The 1930s






The most important news is that as of June 1, 1996 this site became an archive of the humanities computing work in American Studies programs at UVA. The site continues to be managed regularly and to add new materials created by alums and other interested parties, but the programs that originally created the site have been closed.You can find more imformation about the current programs here.

AS@UVA, was the HomePage for The American Studies Group at The University of Virginia from 1995-2005.

The Group existed for just over ten years before being terminated in 2006. Our objectives -- and the extent to which we achieved them --is partly measured in the Review of the American Studies Master's Degree Program completed in the Fall of 1999. But it is most importantly evidenced by the projects produced by students in the process of learning and which are archived here as a resource for all who interested in the study of American Culture.

The Yellow Pages Directory

A selective, annotated directory of resources for American Studies. Most of this material is still unique and useful: selective, current and annotated set of resources in Ethnic Studies, Gender Studies, Literature, Philosophy and Religion, Popular Culture,The Social Sciences,and Science and Technology.

Each directory was maintained by and editor or editors whose task it was to provide the general public with the most current and useful links in their particular area. Now somewhat dated, but still useful.


An archive of American Studies hypertext projects, all produced here at The University of Virginia. Texts include works by Crevecoeur, Twain, Poe, Henry Adams, Melville, Joel Chandler Harris, Alexis de Tocqueville, Stephen Crane, Cooper, Poe, Jefferson, Charles Brockden Brown, Harriet Wilson, Harriet Jacobs, Thorstein Veblen, D.H. Lawrence, Sinclair Lewis, Max Weber, Booker T. Washington, and Francis Parkman.Hypertextsalso includes three more complex editing projects in which each text serves as the nucleus for a galaxy of other resources that illuminate them: Henry Nash Smith'sVirgin Land: The American West as Symbol and Myth, Alan Trachtenberg's The Incorporation of America. Alexis de Tocqueville's Democracy in America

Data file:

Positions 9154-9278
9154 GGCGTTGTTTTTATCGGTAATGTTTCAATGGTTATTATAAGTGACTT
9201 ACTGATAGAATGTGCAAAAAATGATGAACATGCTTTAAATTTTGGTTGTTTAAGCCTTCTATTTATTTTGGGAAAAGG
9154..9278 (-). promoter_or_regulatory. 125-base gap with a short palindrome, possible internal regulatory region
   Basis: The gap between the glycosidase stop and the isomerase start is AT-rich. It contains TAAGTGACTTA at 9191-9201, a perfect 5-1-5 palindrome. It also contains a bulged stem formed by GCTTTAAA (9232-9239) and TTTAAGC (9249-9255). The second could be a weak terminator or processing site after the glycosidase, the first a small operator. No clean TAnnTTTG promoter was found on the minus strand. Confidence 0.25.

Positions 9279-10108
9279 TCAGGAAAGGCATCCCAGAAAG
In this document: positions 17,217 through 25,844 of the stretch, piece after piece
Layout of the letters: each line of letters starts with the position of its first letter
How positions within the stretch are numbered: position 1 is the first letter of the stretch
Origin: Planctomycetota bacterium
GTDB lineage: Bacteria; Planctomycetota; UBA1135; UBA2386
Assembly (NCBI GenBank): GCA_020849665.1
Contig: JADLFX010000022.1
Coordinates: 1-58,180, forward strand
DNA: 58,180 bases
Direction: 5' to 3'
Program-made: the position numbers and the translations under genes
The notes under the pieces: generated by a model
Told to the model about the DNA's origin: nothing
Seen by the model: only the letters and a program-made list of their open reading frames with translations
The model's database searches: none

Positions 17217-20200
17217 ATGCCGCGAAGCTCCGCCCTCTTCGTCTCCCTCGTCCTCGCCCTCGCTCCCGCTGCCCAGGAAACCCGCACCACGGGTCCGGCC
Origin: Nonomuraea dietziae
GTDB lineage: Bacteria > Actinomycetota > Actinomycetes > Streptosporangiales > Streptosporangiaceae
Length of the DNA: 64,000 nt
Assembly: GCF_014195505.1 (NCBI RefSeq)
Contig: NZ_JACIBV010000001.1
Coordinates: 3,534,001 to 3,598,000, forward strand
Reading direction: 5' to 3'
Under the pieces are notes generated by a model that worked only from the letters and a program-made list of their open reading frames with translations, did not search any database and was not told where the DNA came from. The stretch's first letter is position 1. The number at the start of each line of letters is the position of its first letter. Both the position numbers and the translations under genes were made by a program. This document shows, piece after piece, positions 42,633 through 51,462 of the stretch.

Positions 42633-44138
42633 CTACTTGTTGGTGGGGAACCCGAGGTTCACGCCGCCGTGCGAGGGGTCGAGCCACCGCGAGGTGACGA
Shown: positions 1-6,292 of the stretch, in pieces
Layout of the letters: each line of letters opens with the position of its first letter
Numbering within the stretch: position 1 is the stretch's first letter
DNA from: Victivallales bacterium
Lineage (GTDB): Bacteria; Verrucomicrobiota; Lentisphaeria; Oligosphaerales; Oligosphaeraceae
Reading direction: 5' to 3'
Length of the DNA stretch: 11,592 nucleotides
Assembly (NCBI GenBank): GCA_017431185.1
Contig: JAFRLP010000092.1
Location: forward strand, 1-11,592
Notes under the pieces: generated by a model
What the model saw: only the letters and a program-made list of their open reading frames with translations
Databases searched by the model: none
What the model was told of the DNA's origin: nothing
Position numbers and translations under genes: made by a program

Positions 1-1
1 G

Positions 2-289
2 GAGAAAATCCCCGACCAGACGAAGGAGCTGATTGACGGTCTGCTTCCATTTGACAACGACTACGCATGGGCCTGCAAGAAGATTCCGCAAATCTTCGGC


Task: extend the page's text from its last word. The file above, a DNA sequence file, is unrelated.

Cultural Maps

This was and remains an embronic attempt to explore the history and signficance of graphical representations of America. It includes little more than a set of maps relating to U.S. territorial expansion and an exhibit portraying the development of the cartographic representation of America through the Jeffersonian Era. These were intended to be the beginnings of an electronic American Historical Atlas, something we hope someone else will carry forward.

The Capitol Project

The first large collaborative we undertook, we thought of it as an infinitely extensible exploration of the National Capitol as the central icon of our civic religion. This site now has a rich variety ofprojectson the social construction of The Capitol. Some projects focus on art objects found in the Rotunda, others explore the ideological threads that connect objects throughout the building, while still others examine sites on and beyond the Mall that support or contest the ideology manufactured within The Capitol.

The 1930s

This is probably the most fully developed and useful of all the sub-sites on The 1930s in America were a time of unparalleled contradiction and complexity. Bracketed on one end by Black Tuesday of the Great Depression and on the other end by the bombing of Pearl Harbor, the years between 1929 and 1941 were characterized by what Terry Cooney calls "Balancing Acts," a dance between big government and various regional movements certainly, but perhaps more importantly between competing definitions of what America actually was -- or ought to be. Despite its cultural richness, the 1930s remain nearly invisible in contemporary discussions of America's artistic, cultural, political, economic, and social development. The 30s site is an attempt to provide a densely textured introduction to the decade and describe its importance to modern American thought and culture.

American Studies @ UVA

Undergraduate and graduate program descriptions as well as course syllabi and sample student and faculty projects including both M.A. theses and undergraduate projects collected in an online journal Cultural Objects.

Last update:
September 1, 2009